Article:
For Turnbull, the honeymoon is certainly over.
Despite claiming to be reformed, Turnbull has made very few changes to policies that Abbott championed, and Labor has campaigned vigorously on this. “What has happened to Turnbull’s principled stance on climate change?” they ask. “And why does Turnbull insist on waiting until after the election to settle marriage equality?”
The PM has found himself increasingly paralysed; squeezed between Labor accusations on one side, and the lingering conservative wing of the Coalition on the other. Now that the polls have drastically closed the gap between the Liberal Party and Labor, many in his ranks are beginning to wonder if dumping Abbott was the right decision after all. Whilst it’s almost to a certainty that Turnbull will lead the government to the next election, if it is anything less than a resounding victory, many in the Coalition will be asking him (and themselves) some hard questions.
Meanwhile, as Turnbull’s star fades, Shorten seems to have shaped up as leader. He’s ditched the zingers and even begun to sound slightly Prime Ministerial. Shorten has made waves going after the big end of town, calling for changes to negative gearing and a Royal Commission into the banking sector. Turnbull, in contrast, has announced few initiatives and policies, refusing to take risks.
Shorten has however recently lost some political capital with casual wage earners, announcing that he will support changes to penalty rates if the Fair Work Commission recommends it. This can also be seen as a sign that he’s confident enough of casual wage earners votes to lose political capital with them in order to cosy up to business.
Despite his own personal charm, the ghosts of Turnbull’s party continue to haunt him. Sophie Mirabella’s recent claim that the people of Indi missed out on $10m of federal funding for the Wangaratta hospital because they elected Independent Cathy McGowan instead of her in 2010 was met with disbelief on both sides of politics. Whilst Turnbull distanced himself from the comments afterwards, the damage was done. Every time Turnbull tries to seize the initiative it seems, his party holds him back.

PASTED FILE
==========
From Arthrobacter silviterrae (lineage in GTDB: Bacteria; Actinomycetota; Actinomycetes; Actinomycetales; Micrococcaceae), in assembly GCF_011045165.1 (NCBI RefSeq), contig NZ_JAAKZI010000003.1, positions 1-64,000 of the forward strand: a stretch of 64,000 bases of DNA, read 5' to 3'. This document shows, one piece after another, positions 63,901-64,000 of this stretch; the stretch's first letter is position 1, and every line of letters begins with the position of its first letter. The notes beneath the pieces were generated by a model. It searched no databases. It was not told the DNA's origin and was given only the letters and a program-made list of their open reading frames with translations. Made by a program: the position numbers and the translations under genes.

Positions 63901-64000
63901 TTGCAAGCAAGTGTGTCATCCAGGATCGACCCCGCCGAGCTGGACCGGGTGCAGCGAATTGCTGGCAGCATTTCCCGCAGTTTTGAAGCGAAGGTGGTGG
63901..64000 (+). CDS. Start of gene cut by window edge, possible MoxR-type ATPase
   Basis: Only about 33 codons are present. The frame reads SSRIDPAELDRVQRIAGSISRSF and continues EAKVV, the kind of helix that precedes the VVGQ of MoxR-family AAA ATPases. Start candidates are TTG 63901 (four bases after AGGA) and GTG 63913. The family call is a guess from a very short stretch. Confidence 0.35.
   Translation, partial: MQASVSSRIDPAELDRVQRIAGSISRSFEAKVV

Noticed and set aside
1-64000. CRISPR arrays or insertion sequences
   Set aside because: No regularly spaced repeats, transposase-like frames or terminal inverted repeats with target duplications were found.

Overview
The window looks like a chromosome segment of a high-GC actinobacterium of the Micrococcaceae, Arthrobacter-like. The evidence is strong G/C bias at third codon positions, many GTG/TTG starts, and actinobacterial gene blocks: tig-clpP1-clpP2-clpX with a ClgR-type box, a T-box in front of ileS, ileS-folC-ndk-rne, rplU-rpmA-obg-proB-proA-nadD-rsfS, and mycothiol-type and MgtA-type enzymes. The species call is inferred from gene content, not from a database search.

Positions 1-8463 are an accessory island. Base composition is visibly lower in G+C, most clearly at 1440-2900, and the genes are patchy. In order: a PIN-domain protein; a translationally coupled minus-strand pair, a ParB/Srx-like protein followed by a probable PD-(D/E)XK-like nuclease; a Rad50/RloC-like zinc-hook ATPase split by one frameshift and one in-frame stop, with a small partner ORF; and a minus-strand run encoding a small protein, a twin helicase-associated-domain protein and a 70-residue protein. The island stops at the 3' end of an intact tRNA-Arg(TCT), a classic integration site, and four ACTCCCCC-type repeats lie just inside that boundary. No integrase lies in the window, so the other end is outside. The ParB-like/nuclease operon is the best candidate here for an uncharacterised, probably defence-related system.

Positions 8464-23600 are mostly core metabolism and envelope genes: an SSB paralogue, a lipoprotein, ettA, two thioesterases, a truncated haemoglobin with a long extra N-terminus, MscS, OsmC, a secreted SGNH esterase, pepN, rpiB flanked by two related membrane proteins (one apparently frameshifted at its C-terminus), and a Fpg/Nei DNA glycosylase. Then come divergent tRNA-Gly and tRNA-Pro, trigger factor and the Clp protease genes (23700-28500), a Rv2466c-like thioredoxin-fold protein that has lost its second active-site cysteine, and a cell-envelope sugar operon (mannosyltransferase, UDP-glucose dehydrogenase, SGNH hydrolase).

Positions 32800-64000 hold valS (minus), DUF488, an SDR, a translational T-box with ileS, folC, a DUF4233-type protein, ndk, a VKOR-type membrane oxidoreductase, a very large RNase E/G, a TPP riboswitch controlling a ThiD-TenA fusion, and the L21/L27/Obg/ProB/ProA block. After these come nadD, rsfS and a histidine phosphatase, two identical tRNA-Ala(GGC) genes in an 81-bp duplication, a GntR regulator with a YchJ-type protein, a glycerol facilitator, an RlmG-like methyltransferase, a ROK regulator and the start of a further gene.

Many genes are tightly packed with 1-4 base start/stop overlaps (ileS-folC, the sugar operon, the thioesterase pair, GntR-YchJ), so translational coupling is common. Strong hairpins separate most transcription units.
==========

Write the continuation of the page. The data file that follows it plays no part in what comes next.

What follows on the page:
At the moment, the Coalition seems on the back foot. But they are playing from a place of superiority, and are trying to stay above the competitive scrum of campaigning for now. However, it looks as if Labor will not give them that luxury. In the next 70 days, we are likely to see the lead shift dozens of times, and a whole lot of jockeying, pundit-calling, and bet-placing on all sides to boot. This is a long election campaign – unlike any we’ve seen in many years – and each day will bear witness to a new battle. Both leaders have not yet fought a campaign from the leader’s seat, and while Turnbull struggles with the support of his party, Shorten struggles with the support of the Australian people. Will Turnbull be able to hold his party together to clasp a win? Will Shorten be able to gain the confidence of the electorate? The lines have been drawn and both sides are digging in for a cold campaign season. Take heed, Billy and The Bull, winter is coming.
Words by Brad Griffin